On the northern edges of the relatively recent Holy Roman Empire, with its roots in Charlemagne's conquests about two hundred years prior to Sweyn's time, Sweyn Forkbeard had coins made with an image in his likeness. The Latininscription on the coins read, "ZVEN REX AD DENER", which translates as "Sven, king of the Danes". Sweyn's father, Harald Bluetooth, was the first of the Scandinavian kings to accept Christianity officially, in the early or mid-960s. According to Adam of Bremen, an 11th-century historian, Harald's son Sweyn was baptised Otto, in tribute to the German king Otto I, who was the first Holy Roman Emperor. Forkbeard is never known to have officially made use of this Christian name.

    Adam of Bremen's writings about Sweyn and his father may have been influenced by Adam's desire to emphasise Sweyn's father Harald as a candidate for sainthood. He claimed that Sweyn, who was baptised along with his father, was a heathen.. This may have been true, as much of Scandinavia was paganat the time, but there are no data to corroborate the assertion. German and French records support that Harald Bluetooth was baptised. According to Adam, Sweyn was punished by God for leading the uprising which led to king Harald's death, and had to spend "fourteen years" abroad – perhaps a Biblical reference from an ecclesiasticalwriter, as it refers to the symbolic number seven. Adam purports that Sweyn was shunned by all those with whom he sought refuge, but was finally allowed to live for a while in Scotland. Adam's intention appeared to be to show that Sweyn belonged with heathens and was not fit to rule a Christian country. According to Adam, Sweyn only achieved success as a ruler after...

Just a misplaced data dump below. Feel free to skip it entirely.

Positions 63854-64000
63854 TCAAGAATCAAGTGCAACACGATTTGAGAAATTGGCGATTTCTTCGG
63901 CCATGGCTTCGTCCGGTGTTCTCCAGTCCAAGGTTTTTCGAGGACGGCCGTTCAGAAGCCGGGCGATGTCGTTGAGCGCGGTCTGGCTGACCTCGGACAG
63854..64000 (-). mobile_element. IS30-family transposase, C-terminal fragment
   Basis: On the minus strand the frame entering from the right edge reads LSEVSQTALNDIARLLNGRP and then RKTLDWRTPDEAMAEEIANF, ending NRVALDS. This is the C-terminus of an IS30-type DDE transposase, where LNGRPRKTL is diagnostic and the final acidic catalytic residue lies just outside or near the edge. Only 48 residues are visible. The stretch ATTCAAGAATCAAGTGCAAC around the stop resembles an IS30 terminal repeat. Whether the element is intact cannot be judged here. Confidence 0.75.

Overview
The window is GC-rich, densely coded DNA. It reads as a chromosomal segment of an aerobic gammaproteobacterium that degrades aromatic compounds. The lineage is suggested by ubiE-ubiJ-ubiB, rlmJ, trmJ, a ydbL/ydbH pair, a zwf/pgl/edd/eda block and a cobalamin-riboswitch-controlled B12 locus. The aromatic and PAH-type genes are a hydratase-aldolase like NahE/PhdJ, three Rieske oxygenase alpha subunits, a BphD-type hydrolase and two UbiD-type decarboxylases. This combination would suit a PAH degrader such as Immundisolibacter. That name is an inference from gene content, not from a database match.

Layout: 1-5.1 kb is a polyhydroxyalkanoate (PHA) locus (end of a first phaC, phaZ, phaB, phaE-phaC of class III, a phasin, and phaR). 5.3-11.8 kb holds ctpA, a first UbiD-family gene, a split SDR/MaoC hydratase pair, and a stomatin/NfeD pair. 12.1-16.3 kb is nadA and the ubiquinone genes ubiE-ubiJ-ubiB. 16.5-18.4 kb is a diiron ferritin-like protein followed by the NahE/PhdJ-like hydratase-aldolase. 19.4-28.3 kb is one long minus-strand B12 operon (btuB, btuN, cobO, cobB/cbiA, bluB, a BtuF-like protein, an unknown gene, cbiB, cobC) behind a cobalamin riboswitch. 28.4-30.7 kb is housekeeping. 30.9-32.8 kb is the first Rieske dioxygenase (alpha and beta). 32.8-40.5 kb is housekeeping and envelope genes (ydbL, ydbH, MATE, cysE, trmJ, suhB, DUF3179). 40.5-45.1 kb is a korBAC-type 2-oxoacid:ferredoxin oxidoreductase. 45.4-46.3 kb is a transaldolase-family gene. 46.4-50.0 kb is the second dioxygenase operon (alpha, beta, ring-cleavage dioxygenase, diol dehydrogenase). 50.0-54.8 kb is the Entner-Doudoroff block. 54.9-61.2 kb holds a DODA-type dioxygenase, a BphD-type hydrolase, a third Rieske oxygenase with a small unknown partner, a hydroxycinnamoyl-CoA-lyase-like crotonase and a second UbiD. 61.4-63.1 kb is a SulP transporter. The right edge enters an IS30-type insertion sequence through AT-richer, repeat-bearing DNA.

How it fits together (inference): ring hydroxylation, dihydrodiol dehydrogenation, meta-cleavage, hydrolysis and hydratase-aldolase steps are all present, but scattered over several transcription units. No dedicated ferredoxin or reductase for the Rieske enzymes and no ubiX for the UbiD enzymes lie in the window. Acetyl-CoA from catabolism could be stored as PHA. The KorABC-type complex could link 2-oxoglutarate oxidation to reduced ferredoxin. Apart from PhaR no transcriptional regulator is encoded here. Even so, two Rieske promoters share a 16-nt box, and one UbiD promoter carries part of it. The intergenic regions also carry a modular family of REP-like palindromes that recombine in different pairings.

Sweyn had eight children with Sigrid the Haughty and Gunhild of Wenden: 1. Harald 2. Cnut 3. Gytha 4. Gunnhild 5. Santslaue 6. Thyra 7. Estrid 8. daughter (name unknown)

    • c. 960 Denmark
    • Sweyn Forkbeard
    • Harald II, Cnut the Great
    • Danish
  7. Sweyn I Forkbeard - The Viking Age Archive

    www.thevikingagearchive.com/sweyn-i-forkbeard

    Sep 15, 2018 · Sweyn Forkbeard (Source: Wikipedia). SweynI Haraldsson is better known as Sweyn Forkbeard, or Svend Tveskaeg. He is born in the 960s CE, but the exact date of birth is unknown. As a Danish prince, he leads an eventful life and becomes one of the most powerful European kings of his time.

  8. Sweyn II of Denmark - Wikipedia

    en.wikipedia.org/wiki/Sweyn_II_of_Denmark

    Sweyn was born in England, as the son of Ulf Thorgilsson and Estrid Svendsdatter, the latter of whom was the daughter of King Sweyn I Forkbeard and sister of Kings Harald II and Canute the Great. Sweyn grew up a military leader, and served under king Anund Jacob of Sweden for a time.

  9. Edmund Ironside - Wikipedia

    en.wikipedia.org/wiki/Edmund_Ironside

    England was conquered by Sweyn Forkbeard at the end of the same year, but he died shortly thereafter, paving the way for Æthelred to return to the throne, which he did, but not without opposition. Sweyn's son, Cnut, was defeated and returned to Denmark , where he assembled an invasion force to re-conquer England.